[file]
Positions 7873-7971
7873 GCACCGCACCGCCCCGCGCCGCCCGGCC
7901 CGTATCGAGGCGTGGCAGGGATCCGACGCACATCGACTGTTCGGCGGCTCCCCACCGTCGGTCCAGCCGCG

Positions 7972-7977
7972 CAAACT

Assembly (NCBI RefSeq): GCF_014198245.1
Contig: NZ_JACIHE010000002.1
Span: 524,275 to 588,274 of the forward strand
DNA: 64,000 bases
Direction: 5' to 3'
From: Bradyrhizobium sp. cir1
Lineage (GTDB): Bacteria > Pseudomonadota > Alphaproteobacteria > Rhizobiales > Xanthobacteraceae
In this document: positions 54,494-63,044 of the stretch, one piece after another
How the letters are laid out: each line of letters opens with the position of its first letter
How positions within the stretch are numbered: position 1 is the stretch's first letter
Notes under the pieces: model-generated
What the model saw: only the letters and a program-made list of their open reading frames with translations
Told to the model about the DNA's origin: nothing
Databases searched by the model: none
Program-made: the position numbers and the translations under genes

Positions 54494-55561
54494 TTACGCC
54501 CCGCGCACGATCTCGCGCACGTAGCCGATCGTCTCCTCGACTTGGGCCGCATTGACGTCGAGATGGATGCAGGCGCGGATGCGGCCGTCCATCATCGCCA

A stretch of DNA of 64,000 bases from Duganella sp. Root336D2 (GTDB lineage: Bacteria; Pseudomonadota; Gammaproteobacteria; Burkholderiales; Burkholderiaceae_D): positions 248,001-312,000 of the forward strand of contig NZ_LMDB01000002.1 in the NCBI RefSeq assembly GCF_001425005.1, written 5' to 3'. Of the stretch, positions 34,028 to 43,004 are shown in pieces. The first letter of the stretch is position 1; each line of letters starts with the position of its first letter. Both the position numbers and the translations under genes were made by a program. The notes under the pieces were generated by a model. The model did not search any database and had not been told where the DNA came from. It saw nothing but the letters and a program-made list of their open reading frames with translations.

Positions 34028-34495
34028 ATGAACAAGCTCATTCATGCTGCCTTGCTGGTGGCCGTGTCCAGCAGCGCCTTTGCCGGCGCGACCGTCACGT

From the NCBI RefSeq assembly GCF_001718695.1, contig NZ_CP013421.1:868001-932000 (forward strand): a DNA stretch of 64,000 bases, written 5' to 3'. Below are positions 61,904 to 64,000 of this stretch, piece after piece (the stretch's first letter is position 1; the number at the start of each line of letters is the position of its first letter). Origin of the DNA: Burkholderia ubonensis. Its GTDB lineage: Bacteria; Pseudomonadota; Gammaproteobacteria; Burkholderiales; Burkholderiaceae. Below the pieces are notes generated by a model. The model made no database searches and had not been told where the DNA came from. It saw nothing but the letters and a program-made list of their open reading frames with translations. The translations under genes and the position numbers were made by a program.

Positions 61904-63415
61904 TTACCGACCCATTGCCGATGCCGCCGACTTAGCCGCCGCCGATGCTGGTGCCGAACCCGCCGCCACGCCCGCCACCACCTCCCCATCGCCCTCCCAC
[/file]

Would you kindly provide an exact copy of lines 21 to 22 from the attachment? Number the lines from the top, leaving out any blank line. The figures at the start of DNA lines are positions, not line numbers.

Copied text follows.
Positions 54494-55561
54494 TTACGCC